by Mitch Kokai
Senior Political Analyst, John Locke Foundation
The Department of Labor is weighing taking steps to roll back an Obama-era policy that targeted franchise businesses.
In 2017 Labor Secretary Alex Acosta reversed a 2016 department interpretation that aimed to hold parent companies liable for workplace violations committed by franchisees or sub-contractors—a reversal of the traditional approach to determining joint employment. The Department is now seeking approval for a regulation that would cement the old rules, which only hold parent or franchise corporations accountable if they played a direct role in the violation. Labor experts say this could prove to be less easily reversed.
Steve Bernstein, a labor attorney at Fisher Phillips, said the Obama administration guidance only delivered an interpretation of labor law to expand joint employer. Interpretations can be reversed with relative ease, as Acosta demonstrated when he withdrew the 2016 document, but regulations could be harder for future administrations to undo. Regulatory action would provide more certainty to employers and workers moving forward by drawing a bright line between which party will be held liable for an alleged violation, according to Bernstein.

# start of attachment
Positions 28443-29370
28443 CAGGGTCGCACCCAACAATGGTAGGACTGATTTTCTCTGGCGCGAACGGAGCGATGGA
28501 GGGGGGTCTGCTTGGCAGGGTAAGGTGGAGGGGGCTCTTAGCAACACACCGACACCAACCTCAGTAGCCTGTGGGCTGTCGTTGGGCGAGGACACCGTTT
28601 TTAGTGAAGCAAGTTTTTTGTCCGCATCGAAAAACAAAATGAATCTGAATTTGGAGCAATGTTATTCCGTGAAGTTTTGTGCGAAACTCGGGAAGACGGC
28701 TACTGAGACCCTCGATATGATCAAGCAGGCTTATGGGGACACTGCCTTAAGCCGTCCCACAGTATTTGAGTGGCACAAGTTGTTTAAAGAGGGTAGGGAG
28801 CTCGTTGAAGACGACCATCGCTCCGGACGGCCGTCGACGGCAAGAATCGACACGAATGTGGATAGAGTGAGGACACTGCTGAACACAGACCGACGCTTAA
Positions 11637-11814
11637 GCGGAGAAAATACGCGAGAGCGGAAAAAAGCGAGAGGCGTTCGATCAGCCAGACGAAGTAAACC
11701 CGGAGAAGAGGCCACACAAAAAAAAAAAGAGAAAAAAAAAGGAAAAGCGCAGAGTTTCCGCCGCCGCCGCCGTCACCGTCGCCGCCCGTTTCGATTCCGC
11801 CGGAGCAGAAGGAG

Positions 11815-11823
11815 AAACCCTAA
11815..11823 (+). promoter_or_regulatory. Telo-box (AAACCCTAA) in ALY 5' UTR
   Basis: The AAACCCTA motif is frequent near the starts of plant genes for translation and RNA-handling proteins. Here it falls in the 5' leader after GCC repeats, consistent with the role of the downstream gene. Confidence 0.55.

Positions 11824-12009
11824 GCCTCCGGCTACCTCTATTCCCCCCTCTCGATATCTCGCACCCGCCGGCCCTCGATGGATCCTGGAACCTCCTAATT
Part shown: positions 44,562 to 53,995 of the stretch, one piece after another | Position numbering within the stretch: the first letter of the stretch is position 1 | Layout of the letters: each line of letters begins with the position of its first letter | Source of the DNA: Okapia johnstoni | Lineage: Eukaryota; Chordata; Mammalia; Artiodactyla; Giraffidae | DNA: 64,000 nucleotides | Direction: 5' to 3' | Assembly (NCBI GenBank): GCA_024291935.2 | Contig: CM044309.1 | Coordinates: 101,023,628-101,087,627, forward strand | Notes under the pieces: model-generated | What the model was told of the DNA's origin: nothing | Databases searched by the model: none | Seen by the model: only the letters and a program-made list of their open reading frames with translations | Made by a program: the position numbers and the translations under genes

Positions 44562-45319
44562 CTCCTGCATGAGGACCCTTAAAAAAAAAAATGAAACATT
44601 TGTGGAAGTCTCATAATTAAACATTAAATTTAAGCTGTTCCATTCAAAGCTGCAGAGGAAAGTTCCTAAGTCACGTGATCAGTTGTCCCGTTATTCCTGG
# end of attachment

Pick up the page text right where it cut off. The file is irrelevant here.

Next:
“At least in the short-term, a rule that returns to the traditional doctrine will lend more certainty with respect to a DOL standard that has stood the test of time from one administration to the next—thereby freeing business entities (particularly those that rely to some extent on a contingent workforce) to engage in more reliable strategic planning and assessment,” Bernstein said. “Businesses and stakeholders are hoping that it will lend clarity to an increasingly murky landscape for all parties involved when it comes to assessing the prospect of joint employer status.”